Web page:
New research from the University of California, Riverside has shown that America’s most widely consumed oil – Soybean oil – can affect neurological conditions such as anxiety, depression, autism, and Alzheimer’s disease. Published in Endocrinology, the work builds upon previous studies that have identified a number of health risks associated with the oil, such as obesity and diabetes.

Soybean oil is by far the most widely produced and consumed edible oil in the USA according to the U.S. Department of Agriculture. It’s used to feed livestock and fry fast food, as well as being added to packaged foods.

In 2015, the team had modelled the effects of soybean oil in mice and showed that it can induce obesity, diabetes, fatty liver, and insulin resistance. In 2017, they showed that if soybean oil is engineered to be low in linoleic acid, it induces less obesity and insulin resistance. Now, the researchers have found that soybean oil can affect the hypothalamus where several critical processes take place, such as body temperature regulation, body weight management via metabolism, stress response, reproduction and physical growth.

The team compared mice fed three different diets high in fat: soybean oil, soybean oil modified to be low in linoleic acid, and coconut oil.

Several genes that didn’t function correctly were discovered through RNA-seq analysis. The gene encoding oxytocin, the “love” hormone, was found to be affected and resulted in decreased levels of oxytocin in the hypothalamus.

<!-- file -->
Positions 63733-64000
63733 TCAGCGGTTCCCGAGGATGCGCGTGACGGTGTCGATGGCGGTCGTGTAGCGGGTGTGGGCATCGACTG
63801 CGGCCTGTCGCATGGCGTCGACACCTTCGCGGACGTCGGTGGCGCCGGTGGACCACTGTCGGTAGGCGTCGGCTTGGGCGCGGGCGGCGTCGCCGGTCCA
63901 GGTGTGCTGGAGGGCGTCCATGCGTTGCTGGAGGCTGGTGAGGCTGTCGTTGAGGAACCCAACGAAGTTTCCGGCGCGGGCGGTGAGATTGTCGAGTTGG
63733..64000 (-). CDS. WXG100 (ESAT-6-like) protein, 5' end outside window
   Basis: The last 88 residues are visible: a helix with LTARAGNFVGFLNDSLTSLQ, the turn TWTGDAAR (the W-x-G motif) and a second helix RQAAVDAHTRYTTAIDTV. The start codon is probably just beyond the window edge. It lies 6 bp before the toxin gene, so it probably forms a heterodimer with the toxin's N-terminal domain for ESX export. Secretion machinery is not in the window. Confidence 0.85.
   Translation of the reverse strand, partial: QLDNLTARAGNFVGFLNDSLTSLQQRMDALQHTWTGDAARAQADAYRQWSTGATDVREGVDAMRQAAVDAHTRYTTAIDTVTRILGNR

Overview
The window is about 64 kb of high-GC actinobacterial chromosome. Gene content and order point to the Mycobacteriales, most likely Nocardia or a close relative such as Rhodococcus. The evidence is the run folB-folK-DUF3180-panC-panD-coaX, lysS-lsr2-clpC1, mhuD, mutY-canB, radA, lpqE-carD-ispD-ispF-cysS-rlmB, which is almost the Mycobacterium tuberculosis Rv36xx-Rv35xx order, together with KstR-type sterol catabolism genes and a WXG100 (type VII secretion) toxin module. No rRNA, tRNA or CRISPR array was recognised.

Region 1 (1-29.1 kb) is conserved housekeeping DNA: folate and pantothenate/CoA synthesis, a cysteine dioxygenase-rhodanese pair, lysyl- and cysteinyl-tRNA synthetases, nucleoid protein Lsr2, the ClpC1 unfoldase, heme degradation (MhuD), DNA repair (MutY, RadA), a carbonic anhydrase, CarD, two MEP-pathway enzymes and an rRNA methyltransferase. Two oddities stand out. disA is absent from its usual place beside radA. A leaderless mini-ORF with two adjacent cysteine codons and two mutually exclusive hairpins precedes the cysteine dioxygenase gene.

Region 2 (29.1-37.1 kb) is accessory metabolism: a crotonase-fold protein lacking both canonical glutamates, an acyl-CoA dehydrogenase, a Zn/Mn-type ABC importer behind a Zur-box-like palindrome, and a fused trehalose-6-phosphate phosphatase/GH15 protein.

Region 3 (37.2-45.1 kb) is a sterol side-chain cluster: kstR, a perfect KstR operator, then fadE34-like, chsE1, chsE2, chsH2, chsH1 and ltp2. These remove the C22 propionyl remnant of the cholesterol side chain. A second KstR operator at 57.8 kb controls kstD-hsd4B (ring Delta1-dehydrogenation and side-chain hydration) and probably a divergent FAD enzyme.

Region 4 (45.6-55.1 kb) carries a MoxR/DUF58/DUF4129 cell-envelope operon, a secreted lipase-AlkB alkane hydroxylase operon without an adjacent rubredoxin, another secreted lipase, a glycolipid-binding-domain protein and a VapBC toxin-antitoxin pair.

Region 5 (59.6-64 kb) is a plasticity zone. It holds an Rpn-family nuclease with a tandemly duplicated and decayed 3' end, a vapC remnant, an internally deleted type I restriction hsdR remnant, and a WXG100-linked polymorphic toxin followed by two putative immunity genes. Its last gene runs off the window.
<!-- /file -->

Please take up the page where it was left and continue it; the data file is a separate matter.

Around 100 other genes were found to be affected, and the team believe that they could possibly play a role in proper brain function, energy metabolism, and diseases such as Parkinson’s disease or autism. The team have yet to isolate the chemical that is responsible for the changes. It’s not linoleic acid though, as the modified soybean oil also produced the same effects as the unmodified version.

However, no proof has identified soybean oil as the cause of these diseases so far.

They team only used soybean oil for the investigation and no other soy products or vegetable oils. Only male mice were used, and since the oxytocin gene was found to be implicated, studies with female mice could be of importance as oxytocin is important for maternal health and mother-child bonding. Also, findings determined from mice doesn’t necessarily mean the same thing for humans.

More research is needed to identify the exact cause of these negative effects, which could help in designing healthier dietary oils and reduce the consumption of soybean oil in the future.